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Hi anon, First thing would be to beef up your savings a little. Although you will only start graduate and start work in 3 years, it would be prudent to have a small emergency fund of at least 6 months expenses. Also, ensure you have at least a hospitalization policy in place, in the event of any unforeseen health issues. You may consider critical illness coverage after you start work unless you wish to get one now due to lower premiums at your age. If you have a medium to high-risk profile, then I would recommend that you can consider going 60%-75% into equities, equity funds, or ETFs, depending on the sector and risks that you prefer. This assumes that you do not have any defined timeframe with which that you need the money. The remaining allocation can be placed in fixed income or kept as a warchest for further opportunities. Property as an investment can be done as well, but capital outlay will be bigger and I do not think $50000 is quite enough to split between all the asset classes I have mentioned. However, with due consideration to the big picture, also remember to balance your risk, as well as how you will continue to add on to your investments in time to come. Some question which I will pose to you to think about include: - What do I want my money to do for me? - What is the level of risk that I will want at different stages of my life? - Will the asset class I choose give me the return I want, and with what risk? It will be advisable for you to understand all the options on the table before selecting the one(s) that you are comfortable with. If you have more specific questions, you can reply to this post and I'll weigh in with my own thoughts.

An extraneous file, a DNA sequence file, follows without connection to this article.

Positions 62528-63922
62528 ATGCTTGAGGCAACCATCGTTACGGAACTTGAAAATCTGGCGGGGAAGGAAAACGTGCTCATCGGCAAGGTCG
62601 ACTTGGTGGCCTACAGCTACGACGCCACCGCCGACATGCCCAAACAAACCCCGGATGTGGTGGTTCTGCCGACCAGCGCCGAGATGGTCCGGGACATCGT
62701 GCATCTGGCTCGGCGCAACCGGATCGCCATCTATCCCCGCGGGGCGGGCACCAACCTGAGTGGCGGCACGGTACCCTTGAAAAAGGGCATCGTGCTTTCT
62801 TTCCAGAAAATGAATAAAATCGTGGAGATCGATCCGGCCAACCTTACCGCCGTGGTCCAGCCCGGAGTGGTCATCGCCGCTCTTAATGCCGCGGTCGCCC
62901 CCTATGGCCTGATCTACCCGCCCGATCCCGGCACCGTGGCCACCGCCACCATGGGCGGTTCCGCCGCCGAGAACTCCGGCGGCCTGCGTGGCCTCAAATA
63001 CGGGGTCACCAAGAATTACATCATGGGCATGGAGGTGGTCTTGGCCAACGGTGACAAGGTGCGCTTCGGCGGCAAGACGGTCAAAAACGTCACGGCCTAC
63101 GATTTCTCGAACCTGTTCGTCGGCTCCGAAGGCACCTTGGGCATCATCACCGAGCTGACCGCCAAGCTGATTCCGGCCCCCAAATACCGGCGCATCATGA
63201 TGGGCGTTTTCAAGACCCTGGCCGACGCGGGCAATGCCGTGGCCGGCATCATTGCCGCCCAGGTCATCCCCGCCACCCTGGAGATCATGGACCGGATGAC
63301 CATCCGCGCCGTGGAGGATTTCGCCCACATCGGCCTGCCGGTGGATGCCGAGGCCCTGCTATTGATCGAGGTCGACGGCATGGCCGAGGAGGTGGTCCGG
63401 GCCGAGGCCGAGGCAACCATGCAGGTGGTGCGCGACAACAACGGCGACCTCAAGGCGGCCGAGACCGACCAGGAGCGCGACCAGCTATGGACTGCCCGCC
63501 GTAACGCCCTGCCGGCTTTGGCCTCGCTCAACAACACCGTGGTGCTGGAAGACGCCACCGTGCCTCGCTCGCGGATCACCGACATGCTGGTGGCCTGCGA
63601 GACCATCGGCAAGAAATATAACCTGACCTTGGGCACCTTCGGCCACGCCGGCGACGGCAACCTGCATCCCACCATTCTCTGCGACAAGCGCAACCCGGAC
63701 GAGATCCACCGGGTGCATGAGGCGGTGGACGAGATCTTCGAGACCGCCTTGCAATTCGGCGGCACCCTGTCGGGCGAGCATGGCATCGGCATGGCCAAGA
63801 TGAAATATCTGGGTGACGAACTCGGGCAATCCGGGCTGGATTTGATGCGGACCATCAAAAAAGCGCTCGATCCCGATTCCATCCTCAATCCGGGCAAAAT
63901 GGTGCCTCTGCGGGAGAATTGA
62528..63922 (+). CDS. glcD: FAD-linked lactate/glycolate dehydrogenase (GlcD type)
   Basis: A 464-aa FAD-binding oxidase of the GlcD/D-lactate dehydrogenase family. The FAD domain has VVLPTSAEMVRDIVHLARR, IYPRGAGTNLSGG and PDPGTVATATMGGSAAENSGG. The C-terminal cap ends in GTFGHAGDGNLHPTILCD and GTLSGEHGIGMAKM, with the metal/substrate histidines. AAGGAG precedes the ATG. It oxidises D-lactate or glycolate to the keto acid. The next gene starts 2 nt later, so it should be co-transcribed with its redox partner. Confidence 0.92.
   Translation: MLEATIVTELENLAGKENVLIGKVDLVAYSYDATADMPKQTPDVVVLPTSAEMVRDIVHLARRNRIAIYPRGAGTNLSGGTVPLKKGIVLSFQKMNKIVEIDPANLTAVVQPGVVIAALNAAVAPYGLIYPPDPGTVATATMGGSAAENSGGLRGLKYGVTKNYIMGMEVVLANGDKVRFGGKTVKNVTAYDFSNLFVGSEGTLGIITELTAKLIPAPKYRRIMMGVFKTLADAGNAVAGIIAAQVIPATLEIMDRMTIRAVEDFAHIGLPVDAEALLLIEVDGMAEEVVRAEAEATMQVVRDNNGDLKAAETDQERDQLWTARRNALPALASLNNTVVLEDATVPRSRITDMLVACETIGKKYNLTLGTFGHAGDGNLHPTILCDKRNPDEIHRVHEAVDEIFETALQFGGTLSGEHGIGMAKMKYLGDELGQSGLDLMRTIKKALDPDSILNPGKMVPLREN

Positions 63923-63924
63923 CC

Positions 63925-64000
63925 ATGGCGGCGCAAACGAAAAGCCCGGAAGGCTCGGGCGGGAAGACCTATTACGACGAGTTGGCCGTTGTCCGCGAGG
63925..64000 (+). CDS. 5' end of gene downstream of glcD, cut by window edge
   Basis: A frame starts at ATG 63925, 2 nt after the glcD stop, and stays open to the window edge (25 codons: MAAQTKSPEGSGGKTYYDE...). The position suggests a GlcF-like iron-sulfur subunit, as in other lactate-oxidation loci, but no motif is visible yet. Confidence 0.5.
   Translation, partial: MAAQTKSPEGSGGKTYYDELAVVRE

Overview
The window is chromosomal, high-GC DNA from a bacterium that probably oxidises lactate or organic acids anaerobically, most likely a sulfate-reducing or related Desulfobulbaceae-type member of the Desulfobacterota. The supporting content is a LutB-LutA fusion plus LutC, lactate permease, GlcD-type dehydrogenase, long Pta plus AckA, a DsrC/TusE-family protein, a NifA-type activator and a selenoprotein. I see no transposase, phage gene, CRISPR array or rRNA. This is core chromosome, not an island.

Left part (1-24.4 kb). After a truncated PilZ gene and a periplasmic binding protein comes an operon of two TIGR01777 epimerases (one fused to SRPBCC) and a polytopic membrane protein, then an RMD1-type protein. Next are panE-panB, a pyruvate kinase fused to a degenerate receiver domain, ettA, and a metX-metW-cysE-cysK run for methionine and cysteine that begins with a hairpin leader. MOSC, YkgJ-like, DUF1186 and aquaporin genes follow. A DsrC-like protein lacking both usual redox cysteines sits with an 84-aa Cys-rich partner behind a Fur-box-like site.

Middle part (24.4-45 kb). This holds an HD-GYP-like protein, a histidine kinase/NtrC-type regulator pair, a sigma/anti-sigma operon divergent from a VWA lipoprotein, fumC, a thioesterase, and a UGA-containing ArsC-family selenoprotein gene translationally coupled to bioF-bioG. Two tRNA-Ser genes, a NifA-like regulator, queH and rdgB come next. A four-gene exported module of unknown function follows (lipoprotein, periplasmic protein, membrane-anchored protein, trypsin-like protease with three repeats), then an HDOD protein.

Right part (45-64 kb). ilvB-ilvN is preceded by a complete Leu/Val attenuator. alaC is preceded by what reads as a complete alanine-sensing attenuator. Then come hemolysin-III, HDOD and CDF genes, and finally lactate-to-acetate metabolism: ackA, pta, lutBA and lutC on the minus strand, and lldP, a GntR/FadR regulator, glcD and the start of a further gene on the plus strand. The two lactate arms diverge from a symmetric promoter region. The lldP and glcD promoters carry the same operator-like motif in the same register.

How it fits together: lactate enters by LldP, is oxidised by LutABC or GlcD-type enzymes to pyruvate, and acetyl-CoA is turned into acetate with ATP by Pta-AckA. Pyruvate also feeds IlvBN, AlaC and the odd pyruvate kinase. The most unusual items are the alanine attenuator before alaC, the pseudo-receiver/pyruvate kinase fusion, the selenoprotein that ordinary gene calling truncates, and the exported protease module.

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Looking at last six months (Apr-Oct) Airbus has traded sideways while Boeing off approx 15%). So actually it's just the Boeing part that is really moving. If you can find a CFD provider that would allow pairs trade like this, you can get more exposure (and leverage that CFDs offer anyway) to take advantage but otherwise just short Boeing on its own